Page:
December 12th

These blog posts are thinning out to say the least, partly because I'm busy, and partly because I've already said a lot of things I wanted to. Which is better, repeating yourself endlessly, or staying silent once you've said your piece?

Quote of the Week

  • "This house has been far out at sea all night, |The woods crashing through darkness, the booming hills, |Winds stampeding the fields under the window |Floundering black astride and blinding wet |Till day rose; then under an orange sky |The hills had new places, and wind wielded |Blade-light, luminous black and emerald, |Flexing like the lens of a mad eye." - Ted Hughes, Wind

Monday, 28 July 2008

Illusion Broken (part I)

He had once loved another.

He had not met Rachael for some time now, but retained an image of her in his mind, a symbol of his greatest hopes, and his deepest fears. She was beautiful, and in his once-naive mind her beauty was even greater. He saw her as an oasis of hope; compassionate and driven among the desert of dull, selfish, unmotivated souls around them. He had found, at last, one whom he had to respect – and was at the same time elated and terrified.

They spoke often, their intellect drawing each other together. But he knew, as a child knows since its birth how to draw breath, that he would not have her. Sarcasm was his armour to hide old wounds that had never fully healed, but it repelled her along with the others whom he feared opening up to, and they spoke less as time went by.

He knew he wasn’t good enough, but comforted himself in the thought that he would rather she reject him for not being good enough, than accept him out of pity. He wanted to earn her love – and so over the years he slowly exorcised his demons. He analyzed major decisions, judging them by what he felt she would do. He learned to take the barb of insult without flinching, to take defeat with grace rather than anger, to win battles within himself rather than with his fists, always hoping for one day when he would be worthy. When life became gruelling, she became his purpose, his raison d'existence.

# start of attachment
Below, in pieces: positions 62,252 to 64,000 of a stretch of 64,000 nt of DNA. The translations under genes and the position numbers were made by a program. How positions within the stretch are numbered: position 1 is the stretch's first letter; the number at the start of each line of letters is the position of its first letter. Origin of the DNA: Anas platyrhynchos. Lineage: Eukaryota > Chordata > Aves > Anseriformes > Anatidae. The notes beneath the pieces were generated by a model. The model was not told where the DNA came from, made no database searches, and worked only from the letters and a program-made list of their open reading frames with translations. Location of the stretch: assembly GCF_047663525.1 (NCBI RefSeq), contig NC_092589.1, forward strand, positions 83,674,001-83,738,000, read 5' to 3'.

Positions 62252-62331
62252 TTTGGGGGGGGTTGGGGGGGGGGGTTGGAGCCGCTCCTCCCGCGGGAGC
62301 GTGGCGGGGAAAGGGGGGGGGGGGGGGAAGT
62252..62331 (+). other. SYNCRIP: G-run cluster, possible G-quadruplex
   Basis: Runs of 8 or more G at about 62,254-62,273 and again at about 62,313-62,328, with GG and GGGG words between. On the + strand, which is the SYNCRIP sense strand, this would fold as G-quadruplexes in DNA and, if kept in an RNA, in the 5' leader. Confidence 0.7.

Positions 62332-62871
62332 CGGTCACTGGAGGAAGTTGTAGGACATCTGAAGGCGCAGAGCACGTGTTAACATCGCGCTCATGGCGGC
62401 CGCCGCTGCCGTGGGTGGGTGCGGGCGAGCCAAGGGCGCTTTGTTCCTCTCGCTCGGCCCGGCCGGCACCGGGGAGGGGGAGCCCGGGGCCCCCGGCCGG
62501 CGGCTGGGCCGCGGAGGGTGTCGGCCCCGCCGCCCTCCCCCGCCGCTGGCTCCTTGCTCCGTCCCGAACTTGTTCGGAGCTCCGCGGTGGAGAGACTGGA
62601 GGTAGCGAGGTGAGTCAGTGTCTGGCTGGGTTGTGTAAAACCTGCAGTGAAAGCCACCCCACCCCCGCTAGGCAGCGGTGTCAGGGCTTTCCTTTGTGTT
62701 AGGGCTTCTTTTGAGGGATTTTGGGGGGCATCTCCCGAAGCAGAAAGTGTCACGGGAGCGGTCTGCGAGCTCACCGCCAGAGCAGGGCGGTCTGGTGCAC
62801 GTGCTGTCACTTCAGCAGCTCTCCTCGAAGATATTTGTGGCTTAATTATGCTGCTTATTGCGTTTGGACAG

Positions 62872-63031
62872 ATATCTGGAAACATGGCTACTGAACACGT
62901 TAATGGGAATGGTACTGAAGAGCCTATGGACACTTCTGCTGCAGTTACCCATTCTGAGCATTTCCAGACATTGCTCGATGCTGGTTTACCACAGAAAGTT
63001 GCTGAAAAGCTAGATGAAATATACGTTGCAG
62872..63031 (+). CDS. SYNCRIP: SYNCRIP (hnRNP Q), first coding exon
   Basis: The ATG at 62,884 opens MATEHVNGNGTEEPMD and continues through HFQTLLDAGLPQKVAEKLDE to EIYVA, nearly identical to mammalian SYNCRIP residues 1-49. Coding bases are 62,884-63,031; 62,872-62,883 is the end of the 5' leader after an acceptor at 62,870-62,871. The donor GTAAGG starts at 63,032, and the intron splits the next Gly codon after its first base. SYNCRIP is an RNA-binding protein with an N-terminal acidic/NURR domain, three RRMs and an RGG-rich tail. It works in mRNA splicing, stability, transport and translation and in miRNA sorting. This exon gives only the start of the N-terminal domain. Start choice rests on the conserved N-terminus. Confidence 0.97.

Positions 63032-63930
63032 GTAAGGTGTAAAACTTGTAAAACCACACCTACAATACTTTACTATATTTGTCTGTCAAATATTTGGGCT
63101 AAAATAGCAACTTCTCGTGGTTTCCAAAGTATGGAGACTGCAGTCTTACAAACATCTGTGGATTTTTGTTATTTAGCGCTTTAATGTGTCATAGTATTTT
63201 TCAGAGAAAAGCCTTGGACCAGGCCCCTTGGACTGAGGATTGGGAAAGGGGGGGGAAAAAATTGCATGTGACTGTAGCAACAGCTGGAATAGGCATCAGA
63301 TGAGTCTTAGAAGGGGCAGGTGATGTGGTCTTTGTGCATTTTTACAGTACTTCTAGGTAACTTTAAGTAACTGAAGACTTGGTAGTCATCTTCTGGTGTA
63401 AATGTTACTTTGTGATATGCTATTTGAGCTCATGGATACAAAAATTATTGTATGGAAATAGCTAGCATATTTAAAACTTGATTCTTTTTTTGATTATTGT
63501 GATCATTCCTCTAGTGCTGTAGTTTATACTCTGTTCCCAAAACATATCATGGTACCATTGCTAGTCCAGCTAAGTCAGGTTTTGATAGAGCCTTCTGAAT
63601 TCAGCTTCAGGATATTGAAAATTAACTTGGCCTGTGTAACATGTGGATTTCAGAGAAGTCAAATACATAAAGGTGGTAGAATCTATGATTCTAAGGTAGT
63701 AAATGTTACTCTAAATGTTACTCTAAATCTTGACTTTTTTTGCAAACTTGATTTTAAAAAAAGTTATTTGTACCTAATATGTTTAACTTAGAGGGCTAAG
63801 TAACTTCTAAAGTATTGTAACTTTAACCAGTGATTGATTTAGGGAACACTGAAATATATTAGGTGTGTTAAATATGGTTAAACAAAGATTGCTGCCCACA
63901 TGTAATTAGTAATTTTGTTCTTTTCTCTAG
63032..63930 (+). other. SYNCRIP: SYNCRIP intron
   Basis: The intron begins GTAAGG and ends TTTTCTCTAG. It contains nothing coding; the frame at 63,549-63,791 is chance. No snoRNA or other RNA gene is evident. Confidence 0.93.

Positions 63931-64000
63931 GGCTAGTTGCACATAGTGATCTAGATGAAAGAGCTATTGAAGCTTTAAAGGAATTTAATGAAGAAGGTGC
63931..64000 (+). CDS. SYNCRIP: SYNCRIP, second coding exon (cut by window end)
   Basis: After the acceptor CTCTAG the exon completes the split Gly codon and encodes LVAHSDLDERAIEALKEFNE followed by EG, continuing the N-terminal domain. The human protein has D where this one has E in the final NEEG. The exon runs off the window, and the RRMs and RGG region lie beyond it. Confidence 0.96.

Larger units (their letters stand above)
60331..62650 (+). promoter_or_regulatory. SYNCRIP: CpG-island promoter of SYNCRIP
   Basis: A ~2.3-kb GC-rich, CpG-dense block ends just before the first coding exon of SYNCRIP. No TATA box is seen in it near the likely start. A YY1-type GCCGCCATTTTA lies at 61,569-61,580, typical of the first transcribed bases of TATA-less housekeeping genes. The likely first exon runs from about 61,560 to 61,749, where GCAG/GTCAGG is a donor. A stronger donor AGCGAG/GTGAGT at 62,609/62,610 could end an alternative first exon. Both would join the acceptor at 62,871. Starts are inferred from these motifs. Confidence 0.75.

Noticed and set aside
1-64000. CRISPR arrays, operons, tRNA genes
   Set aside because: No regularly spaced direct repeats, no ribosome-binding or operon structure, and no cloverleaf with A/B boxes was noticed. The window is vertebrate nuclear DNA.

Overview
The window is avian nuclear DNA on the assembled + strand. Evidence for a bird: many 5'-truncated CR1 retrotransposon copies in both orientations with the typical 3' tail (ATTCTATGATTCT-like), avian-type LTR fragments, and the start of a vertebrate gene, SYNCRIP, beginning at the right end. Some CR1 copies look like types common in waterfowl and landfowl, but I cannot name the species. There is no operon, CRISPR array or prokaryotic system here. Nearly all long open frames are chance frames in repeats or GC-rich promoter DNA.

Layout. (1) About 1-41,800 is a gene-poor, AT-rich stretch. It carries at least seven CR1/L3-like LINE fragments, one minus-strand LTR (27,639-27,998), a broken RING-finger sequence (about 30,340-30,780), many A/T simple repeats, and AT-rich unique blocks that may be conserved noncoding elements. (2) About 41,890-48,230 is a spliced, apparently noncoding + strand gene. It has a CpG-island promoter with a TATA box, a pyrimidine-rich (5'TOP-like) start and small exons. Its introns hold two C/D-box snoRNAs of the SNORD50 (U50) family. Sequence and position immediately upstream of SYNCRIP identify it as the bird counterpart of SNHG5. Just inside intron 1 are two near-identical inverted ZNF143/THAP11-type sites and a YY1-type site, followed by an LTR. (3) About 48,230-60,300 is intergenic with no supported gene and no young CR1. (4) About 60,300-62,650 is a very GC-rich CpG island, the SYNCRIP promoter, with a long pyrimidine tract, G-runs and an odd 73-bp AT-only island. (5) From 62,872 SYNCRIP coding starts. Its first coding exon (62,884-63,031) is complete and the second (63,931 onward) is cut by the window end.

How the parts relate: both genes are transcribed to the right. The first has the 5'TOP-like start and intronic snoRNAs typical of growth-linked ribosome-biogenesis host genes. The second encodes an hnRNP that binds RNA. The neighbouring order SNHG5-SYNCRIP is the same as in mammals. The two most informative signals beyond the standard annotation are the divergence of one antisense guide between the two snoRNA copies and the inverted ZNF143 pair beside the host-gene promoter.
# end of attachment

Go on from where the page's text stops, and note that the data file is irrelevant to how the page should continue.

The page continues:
He left for distant shores before that day came, clinging to the hope that he would see her again.

Meanwhile, his personal crusade continued. Within a year his demeanour had changed from angst-ridden to purposeful, from cynical to understanding. The old wounds that he once needed to hide had almost completely disappeared, and his cynicism resurfaced only rarely from the depths of his past. He had, in his attempts to remake himself, victoriously confronted each and every skeleton in his closet. But that did not change the fact that she was ‘the one who got away’, and those close to him thought that there was a hint of sadness in his voice when he spoke of her. He eventually shied away from relationships, not wanting to have to compare his current girlfriends with her, for the one in his mind's eye always won.

Life was good, confidence was returning to him, and it seemed the great battle was finally drawing to an end, when one day he tried to recall her face, and realised, with a start, that he could not....

To be continued.

Wednesday, 2 July 2008

A Gulf between Two

He was sitting with his friend in a quiet corner of the dining hall. One of the staff entered, leading a small group of people. She was with them. He hadn’t expected that.